Smoked fish dip is a little black dress of dinner parties – of such impeccable taste that it often shows up in several variations, however informal the setting.
The typical stylings are mayonnaise or cream cheese, spritzed with fresh lemon and other seasonings. Arriving by the tub, it’s devoured on crackers, crudites or chips.
At a cookout during a family trip to South Florida, two couples brought a local version, Smoked Marlin Dip from Old Dixie Seafood in Boca Raton. As advised, I dolloped it on white cheddar rice crackers and topped it with pickled jalapeno slices.
When I searched for a recipe, it became apparent that smoked fish dip’s family tree extends far, wide and deep, from the smoked whitefish dip at Zabar’s in New York to the legendary Catfish Pate of the Crown Restaurant in Indianola, Miss., not to mention ubiquitous lox spreads.
To pinpoint the origins of smoked fish dips is a slippery business – Eastern Europe? Scandinavia? Deep South? Atlantic coast?
Old Dixie co-owner Larry Siemsen, a native of Long Island, N.Y., concocted his smoked marlin recipe 15 years ago after trying several fish dips “that were like eating smoked mayonnaise.”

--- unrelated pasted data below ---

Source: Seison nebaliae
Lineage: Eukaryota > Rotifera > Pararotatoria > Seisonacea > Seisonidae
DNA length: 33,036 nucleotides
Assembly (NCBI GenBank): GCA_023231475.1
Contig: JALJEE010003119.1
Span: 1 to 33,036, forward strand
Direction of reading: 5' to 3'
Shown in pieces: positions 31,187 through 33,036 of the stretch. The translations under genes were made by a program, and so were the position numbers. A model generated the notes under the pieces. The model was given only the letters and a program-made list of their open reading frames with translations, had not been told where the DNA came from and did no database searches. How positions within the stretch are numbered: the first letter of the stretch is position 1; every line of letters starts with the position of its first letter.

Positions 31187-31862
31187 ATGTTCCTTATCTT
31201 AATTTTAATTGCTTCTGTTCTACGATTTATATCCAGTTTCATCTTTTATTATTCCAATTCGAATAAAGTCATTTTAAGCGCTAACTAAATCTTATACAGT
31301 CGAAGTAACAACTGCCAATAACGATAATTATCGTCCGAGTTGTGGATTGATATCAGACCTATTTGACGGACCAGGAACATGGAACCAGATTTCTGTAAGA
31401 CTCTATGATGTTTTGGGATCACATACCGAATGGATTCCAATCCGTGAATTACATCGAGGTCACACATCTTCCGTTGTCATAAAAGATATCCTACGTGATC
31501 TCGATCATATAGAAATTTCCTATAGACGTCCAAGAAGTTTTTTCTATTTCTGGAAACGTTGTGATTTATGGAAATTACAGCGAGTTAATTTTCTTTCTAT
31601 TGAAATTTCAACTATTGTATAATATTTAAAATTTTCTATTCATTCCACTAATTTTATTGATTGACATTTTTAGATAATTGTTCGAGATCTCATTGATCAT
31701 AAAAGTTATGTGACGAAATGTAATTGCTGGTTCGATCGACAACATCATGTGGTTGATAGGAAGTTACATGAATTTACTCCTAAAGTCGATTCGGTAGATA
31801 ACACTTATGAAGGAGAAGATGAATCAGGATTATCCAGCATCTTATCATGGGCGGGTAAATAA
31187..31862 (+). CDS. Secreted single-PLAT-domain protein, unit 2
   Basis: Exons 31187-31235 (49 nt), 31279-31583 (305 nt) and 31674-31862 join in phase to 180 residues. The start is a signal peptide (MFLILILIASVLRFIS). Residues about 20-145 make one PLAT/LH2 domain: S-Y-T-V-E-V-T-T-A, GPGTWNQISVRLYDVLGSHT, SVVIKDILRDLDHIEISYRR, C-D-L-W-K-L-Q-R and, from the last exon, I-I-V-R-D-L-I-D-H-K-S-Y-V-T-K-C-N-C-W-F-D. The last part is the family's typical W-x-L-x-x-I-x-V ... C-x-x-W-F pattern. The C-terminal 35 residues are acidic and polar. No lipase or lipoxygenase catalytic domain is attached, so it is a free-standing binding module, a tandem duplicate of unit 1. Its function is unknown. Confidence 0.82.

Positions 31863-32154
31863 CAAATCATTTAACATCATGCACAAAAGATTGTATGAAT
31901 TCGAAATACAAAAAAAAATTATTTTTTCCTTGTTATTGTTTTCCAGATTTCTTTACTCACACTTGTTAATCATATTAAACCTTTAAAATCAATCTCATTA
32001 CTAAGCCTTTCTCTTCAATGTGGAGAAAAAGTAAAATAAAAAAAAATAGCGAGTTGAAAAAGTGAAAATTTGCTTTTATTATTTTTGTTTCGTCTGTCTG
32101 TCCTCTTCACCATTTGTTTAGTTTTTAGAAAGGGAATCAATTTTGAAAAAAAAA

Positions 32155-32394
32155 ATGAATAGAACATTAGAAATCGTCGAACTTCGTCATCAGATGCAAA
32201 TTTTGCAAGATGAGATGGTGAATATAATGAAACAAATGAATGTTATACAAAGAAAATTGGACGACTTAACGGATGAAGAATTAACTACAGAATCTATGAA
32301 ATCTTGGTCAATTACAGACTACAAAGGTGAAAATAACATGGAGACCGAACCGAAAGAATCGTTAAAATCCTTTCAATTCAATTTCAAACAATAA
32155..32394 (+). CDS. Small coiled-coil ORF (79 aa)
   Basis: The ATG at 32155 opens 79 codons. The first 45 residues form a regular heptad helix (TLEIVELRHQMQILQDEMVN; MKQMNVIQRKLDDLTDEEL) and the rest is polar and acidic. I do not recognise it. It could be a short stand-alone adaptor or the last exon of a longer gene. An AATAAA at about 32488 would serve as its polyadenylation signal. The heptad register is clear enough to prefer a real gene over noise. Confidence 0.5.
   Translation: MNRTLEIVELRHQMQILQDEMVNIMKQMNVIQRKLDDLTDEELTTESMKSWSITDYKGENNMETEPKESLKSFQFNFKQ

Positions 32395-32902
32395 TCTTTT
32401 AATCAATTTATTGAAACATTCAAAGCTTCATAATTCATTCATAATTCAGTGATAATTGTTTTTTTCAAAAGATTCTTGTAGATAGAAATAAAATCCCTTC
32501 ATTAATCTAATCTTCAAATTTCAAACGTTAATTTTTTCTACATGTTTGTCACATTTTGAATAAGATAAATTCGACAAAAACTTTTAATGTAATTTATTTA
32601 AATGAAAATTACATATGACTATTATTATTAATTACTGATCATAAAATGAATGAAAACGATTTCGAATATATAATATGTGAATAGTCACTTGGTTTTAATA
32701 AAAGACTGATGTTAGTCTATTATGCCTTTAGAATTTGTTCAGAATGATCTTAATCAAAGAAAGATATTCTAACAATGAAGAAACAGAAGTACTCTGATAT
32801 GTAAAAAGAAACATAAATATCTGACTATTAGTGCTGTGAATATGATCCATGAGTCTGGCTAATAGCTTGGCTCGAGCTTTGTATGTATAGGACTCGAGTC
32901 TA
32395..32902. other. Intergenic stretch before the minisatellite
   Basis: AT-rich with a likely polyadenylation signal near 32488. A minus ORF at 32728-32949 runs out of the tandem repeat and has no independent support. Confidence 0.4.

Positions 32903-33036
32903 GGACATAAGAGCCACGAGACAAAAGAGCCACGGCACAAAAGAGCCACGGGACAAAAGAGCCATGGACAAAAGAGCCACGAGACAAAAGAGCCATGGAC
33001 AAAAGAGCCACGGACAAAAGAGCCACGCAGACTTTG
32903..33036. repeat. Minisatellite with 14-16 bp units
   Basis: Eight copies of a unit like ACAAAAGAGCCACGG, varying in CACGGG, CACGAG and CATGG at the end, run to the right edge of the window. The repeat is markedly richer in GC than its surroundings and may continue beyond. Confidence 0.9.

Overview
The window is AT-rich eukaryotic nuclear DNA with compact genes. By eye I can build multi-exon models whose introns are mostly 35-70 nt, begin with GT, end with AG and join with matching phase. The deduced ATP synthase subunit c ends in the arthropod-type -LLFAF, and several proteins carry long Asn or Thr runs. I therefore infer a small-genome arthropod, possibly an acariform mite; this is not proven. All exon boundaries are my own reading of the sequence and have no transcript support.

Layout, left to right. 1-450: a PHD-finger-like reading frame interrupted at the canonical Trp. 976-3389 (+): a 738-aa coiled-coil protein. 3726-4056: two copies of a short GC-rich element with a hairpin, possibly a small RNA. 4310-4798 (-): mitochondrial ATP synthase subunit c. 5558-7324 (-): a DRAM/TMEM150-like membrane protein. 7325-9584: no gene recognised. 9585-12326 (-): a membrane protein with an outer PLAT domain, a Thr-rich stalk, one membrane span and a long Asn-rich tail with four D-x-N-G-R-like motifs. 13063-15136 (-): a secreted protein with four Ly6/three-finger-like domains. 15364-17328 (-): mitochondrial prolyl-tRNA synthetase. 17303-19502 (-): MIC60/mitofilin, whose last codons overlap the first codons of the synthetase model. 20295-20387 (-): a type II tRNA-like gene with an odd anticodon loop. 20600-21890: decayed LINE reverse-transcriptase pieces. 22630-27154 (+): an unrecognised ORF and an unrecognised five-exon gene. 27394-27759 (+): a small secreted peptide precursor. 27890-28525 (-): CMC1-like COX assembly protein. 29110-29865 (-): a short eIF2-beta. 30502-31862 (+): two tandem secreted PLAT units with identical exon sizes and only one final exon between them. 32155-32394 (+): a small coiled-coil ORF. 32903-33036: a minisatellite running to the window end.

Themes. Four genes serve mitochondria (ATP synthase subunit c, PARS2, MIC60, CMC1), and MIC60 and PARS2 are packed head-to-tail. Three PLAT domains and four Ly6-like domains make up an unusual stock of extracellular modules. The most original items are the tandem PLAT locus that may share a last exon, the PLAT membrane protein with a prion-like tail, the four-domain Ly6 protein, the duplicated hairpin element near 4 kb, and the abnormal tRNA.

Siemsen wouldn’t share his recipe, beyond divulging that it includes mayonnaise (“a good brand like Hellmann’s, so it’s not runny”), cold-smoked fish, onion powder, garlic powder, a pinch of seasoned salt and a drizzle of lemon juice.
Hunter Lewis, executive editor at Southern Living magazine, remembers his grandmother in Asheville serving smoked salmon or trout dips when he was growing up. Now in Birmingham, Ala., Lewis enjoys a smoked mackerel or mullet version from “The Cracker Kitchen” by Janis Owens (Scribner, 2009).
“For me, any fish that has a little natural oil and a little fat to it – mackerel, bluefish, mullet – works really well in these fish dips,” Lewis said. “You can whip that with mayo and lemon juice, chives, salt and pepper and horseradish, and I think the best thing in the world to have with that is a Saltine, with a dab of Tabasco, like oysters.”
Even in landlocked states, smoked fish dips are popular, says Sara Foster, author of “Sara Foster’s Southern Kitchen” and owner of Foster’s Market in Durham.
“We have so many great smoked fish options right now,” Foster said, citing canned smoked trout available at some Trader Joe’s stores, which not only has a longer shelf life but also spares the tedium of peeling off skin and picking bones.
Foster recently used it in a new-school fish-dip experiment, replacing the typical cream cheese or mayo with Greek yogurt and a bit of buttermilk. She liked the lighter, thinner consistency.
“You get more of the true fish flavor that way,” she said.
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